Chris Collins remains very much an unannounced candidate, but for all intents and purposes, his campaign for re-election began last week.
The county executive conducted a high-profile county budget campaign against the County Legislature's Democratic opposition. And, just as he calculated, got much of what he wanted.
His Collins for Our Future political organization wasted no time crowing over his refusal to fund smaller cultural organizations while avoiding new taxes.
Pure Collins. It's what he said he would do when he campaigned in 2007. And so far, there are no mobs with torches and pitchforks.
And while you can argue whether he won or lost by staring down the Legislature, he certainly exploited the opportunity to portray himself as the hard-boiled executive running Erie County. The suspicion here is that is exactly what reflects well in his polling, and on that score he chalked up a victory.
It all amounts to a tough situation for Erie County Democrats. They complain about his approach. They say he acts like a dictator. And they whisper that it's all aimed at another foray into statewide politics.
But the cultural funding controversy certainly has not spawned a stampede to oppose Collins in 2011. County Clerk Kathy Hochul is laying low. And on what would she base a campaign? That Collins didn't raise taxes?
Comptroller Mark Poloncarz is making noise with a unique campaign slogan: "The county executive hates me."
Collins, meanwhile, begins with a startling $1.3 million in the bank (much of it still his own money), with access to more. His trusted political adviser -- Lancaster native Michael Hook -- is back on board.
And sources say Hook is already shoring up relations with the Conservative Party, which supported Democrat Jim Keane last time around. But the party has been setting the stage to embrace Collins ever since the day after election 2007.
None of this says the Democrats won't field a top-notch candidate. Hochul and Poloncarz remain very much in the picture. And maybe a dark horse (many suggest a female) could emerge.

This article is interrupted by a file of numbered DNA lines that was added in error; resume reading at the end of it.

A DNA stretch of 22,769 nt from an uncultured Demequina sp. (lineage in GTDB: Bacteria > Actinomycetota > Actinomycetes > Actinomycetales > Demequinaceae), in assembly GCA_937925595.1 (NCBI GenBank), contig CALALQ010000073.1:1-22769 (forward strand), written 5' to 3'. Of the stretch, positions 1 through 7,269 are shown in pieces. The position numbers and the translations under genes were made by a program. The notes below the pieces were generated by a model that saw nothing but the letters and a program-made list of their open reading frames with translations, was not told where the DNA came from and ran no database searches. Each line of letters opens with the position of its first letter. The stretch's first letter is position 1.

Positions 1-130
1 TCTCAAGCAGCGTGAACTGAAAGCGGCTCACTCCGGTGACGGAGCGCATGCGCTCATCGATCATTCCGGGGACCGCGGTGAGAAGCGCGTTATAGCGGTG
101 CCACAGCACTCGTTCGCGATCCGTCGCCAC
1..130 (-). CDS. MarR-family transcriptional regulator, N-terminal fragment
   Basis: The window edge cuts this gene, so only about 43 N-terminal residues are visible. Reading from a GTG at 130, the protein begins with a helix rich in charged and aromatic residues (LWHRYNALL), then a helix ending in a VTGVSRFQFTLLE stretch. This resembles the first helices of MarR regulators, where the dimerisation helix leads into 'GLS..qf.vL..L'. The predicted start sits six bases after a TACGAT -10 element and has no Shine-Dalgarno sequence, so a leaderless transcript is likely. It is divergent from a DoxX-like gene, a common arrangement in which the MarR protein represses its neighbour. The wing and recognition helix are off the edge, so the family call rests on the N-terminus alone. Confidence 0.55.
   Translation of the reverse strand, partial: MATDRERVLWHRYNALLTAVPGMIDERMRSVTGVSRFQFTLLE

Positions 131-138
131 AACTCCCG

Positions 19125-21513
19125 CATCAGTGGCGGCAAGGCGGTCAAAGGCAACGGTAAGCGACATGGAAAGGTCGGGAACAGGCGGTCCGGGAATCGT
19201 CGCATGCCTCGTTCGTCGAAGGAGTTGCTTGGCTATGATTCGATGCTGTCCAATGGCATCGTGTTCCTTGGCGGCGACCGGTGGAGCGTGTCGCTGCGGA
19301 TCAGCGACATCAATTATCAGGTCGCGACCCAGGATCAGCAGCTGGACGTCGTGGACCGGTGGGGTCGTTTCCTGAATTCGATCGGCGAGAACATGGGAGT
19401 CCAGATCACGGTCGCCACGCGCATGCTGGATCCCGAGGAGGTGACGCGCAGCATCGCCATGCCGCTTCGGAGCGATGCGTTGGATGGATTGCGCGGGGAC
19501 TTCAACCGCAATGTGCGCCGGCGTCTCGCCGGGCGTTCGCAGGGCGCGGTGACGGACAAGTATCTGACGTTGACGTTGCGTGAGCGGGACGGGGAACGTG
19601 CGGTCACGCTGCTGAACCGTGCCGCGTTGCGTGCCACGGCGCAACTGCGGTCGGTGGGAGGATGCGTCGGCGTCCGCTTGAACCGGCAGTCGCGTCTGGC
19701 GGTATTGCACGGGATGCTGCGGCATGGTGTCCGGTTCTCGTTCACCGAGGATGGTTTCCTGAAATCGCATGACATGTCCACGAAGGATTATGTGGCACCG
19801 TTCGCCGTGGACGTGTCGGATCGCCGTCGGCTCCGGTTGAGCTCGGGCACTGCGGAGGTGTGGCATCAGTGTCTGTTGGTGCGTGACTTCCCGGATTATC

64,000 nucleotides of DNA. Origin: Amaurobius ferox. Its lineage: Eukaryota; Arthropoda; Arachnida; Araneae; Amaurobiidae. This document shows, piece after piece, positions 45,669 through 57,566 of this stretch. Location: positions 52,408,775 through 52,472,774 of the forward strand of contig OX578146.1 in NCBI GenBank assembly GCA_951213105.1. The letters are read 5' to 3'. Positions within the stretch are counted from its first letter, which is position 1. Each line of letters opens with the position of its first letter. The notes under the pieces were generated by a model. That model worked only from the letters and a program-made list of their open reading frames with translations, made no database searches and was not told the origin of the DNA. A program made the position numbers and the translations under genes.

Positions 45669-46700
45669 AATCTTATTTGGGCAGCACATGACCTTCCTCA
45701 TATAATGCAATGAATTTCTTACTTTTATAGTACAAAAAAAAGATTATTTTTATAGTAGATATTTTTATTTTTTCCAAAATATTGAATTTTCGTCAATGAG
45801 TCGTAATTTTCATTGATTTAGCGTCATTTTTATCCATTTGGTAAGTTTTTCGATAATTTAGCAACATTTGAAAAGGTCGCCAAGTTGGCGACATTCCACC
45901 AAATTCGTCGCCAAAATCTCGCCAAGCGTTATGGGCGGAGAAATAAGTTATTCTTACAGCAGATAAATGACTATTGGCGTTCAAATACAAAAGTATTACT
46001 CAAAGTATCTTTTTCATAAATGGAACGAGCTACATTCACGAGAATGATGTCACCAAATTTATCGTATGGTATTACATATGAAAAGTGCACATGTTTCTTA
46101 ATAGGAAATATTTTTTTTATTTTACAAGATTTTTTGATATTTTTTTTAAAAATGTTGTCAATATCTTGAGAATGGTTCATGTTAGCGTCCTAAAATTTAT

But there is no question that after his budget success last week, Collins is crowing louder than ever.
Democrats take solace in that. Collins' inappropriate comments torpedoed his dalliance with running for governor in 2010. They now say: "Talk away, Chris."
*Speaking of Conservatives and speaking of crowing, look no further than Erie County Chairman Ralph Lorigo.
A major champion of Republican gubernatorial candidate Carl Paladino, Lorigo is reminding statewide Conservatives that he predicted the Buffalo developer would prove a vote magnet on the line. Endorsed candidate Rick Lazio, he said, would fail to generate the 50,000 votes needed for permanent ballot status -- let alone move to the top minor-party spot.
In addition, Conservatives point out their line provided the winning margin for both Tim Kennedy and Mark Grisanti in two local Senate races.
Still on Kennedy, the senator-elect resigned his post in the Legislature earlier this month and as a result avoided last week's budget ballots. Hey -- if you quit the Legislature, you can't anger former ally Collins and you can't anger your own Democrats, right?
*Conservative honcho Billy Delmont says he has been approached by Jack O'Donnell, a media consultant employed by lobbying firm Bolton-St. Johns, to buy his Front Page and South Buffalo News newspapers.
O'Donnell said a Lackawanna businessman has joined him to explore the purchase, which he said will not be part of his political activities or an arm of his new political website -- Democratic Action WNY.
"It seems to me local newspapers are still growing," he said, adding he expects Delmont will remain as publisher.
Get the latest from the campaign trail at the Politics Now blog on buffalonews.com